Abstract 3552: Pharmacological Inhibition or Genetic Disruption of Protein Tyrosine Phosphatase 1B Attenuates both Myocardial and Endothelial Dysfunction in Mice with Heart Failure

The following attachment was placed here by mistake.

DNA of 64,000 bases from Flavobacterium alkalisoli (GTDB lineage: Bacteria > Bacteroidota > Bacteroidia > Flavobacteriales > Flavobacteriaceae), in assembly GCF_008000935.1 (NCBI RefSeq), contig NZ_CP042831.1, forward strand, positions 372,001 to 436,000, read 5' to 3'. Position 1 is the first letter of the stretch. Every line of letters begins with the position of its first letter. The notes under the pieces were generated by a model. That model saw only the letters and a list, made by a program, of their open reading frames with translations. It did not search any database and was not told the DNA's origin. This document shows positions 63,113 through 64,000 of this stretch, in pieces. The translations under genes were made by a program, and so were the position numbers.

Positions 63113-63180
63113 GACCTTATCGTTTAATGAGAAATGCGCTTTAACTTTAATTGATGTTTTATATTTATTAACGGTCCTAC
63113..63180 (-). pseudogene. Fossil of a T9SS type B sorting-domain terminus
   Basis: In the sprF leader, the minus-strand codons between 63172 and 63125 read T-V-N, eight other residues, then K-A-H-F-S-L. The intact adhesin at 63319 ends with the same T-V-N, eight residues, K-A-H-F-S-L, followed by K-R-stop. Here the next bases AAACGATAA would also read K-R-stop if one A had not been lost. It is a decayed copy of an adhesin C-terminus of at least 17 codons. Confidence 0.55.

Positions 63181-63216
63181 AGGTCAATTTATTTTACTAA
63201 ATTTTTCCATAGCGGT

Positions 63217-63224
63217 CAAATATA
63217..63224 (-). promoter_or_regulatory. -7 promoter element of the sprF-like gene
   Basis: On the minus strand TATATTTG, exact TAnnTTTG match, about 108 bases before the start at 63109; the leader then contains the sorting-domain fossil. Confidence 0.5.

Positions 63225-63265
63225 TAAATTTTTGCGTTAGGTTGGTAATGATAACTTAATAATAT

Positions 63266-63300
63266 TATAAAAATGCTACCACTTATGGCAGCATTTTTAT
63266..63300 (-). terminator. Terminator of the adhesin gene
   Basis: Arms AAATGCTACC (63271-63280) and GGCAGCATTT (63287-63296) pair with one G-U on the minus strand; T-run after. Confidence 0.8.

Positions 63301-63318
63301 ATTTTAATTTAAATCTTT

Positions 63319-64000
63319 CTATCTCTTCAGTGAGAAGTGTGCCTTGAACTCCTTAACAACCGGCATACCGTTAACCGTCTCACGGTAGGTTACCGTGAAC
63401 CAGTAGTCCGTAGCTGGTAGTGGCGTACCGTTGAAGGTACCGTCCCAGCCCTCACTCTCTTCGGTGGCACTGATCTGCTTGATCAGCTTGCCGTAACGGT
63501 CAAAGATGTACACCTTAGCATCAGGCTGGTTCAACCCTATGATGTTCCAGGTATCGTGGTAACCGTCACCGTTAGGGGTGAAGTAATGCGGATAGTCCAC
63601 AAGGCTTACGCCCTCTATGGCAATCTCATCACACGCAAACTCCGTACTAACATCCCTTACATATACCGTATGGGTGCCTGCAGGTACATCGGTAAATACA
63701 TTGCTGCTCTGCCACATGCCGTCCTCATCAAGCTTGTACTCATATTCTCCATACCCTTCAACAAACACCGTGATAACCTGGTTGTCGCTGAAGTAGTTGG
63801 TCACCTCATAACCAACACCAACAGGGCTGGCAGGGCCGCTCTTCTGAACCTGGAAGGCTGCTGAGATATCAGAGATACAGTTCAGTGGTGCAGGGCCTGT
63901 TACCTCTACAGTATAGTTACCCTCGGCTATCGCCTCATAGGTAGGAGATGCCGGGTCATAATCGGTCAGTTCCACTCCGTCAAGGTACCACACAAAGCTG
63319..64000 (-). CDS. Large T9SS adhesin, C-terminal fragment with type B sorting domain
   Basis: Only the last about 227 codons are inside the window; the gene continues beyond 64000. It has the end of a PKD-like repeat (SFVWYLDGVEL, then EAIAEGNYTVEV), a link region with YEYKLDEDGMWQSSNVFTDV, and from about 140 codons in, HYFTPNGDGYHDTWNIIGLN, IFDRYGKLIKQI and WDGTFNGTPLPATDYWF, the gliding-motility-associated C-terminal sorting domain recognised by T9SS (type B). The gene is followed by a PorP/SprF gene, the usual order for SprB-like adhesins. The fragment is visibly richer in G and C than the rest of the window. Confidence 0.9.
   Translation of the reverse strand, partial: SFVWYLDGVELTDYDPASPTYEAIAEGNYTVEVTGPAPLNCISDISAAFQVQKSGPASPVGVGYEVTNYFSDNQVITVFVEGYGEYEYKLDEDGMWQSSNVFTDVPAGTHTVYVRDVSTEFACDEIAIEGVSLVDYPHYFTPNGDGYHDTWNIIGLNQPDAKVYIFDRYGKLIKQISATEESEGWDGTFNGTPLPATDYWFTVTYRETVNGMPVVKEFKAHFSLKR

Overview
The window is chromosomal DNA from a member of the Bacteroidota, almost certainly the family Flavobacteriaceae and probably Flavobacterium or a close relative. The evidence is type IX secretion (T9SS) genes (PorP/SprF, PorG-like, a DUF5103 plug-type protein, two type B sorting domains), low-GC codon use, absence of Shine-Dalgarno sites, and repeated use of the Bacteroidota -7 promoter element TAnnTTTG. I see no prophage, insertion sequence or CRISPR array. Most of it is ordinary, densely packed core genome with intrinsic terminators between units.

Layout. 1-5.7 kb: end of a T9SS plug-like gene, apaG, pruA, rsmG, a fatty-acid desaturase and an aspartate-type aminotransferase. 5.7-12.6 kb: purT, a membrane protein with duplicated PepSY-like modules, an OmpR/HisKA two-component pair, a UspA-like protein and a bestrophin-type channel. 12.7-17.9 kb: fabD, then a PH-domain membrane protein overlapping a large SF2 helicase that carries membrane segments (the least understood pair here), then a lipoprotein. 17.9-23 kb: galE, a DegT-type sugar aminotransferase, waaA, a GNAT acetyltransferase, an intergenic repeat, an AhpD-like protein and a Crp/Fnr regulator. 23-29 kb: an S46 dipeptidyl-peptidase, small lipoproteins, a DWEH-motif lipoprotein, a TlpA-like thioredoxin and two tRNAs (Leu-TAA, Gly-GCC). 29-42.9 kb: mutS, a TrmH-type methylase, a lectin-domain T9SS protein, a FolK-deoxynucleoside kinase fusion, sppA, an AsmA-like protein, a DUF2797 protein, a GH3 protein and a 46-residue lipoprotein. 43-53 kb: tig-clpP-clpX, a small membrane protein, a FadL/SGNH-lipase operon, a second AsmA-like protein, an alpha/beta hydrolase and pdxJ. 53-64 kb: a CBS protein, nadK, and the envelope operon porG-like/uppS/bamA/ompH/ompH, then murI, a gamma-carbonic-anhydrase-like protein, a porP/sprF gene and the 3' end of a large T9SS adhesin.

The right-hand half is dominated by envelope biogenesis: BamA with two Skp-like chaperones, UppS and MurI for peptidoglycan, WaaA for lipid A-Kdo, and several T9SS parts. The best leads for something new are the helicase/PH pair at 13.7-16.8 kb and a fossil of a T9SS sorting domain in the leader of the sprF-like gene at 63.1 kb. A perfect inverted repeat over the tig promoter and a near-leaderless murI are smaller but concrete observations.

We have shown previously that acute, in vitro inhibition of protein tyrosine phosphatase 1B (PTP1B) improved endothelial function of peripheral resistance arteries in mice with chronic heart failure (CHF), as demonstrated by the restored flow-mediated, NO-dependent vasodila-tation (FMD). This is most likely due to increased tyrosine phosphorylation pathways involved in shear stress-induced activation of eNOS. The present study evaluates the impact of chronic pharmacological inhibition or genetic disruption of PTP1B, on cardiac and endothelial dysfunction in CHF mice. CHF was induced by coronary ligation, either in C57BL/6 mice, or in wild type (WT) or PTP1B-deficient (PTP1B−/−) BALB/c mice. CHF mice (either C57BL/6 or BALB/c WT) were untreated or treated with the PTP1B inhibitor AS279 (60 mg/kg/day) for 2 months. Mice were then anesthetized with isoflurane for echocardiographic evaluation of left ventricular (LV) function and remodeling. After euthanasia, small mesenteric artery segments were isolated and mounted in an arteriograph for the evaluation of FMD. Echocardiographic results are shown in the Table⇓. In parallel, in vitro vascular studies showed that chronic AS279 restored FMD both in C57BL/6 (max FMD: control: 17±2, n=9; CHF untreated: -1±1, n=9; CHF + AS279: 14±2%, n=19; p<0.01 vs. CHF untreated) and BALB/c CHF mice (Control: 29±4, n=16; CHF untreated: 7±1, n=5; CHF + AS279: 24±6%, n=7; p<0.01 vs. CHF untreated). Compared to CHF WT, FMD was also increased in PTP1B−/− CHF mice (WT: 7±1, n=5, PTP1B−/−: 16±6%, n=6, p<0.05). Additionally, in vitro downregulation of PTP1B (by a 3 day incubation with shRNA) also increased FMD in arteries isolated from CHF mice (max FMD: untreated: 6±2; scrambled shRNA: 7±2; shRNA PTP1B: 27±2%, p<0.01). Thus, chronic pharmacological inhibition or genetic disruption of PTP1B both restores endothelial function and improves cardiac dysfunction and remodeling, suggesting that this enzyme may be a new target for the treatment of CHF.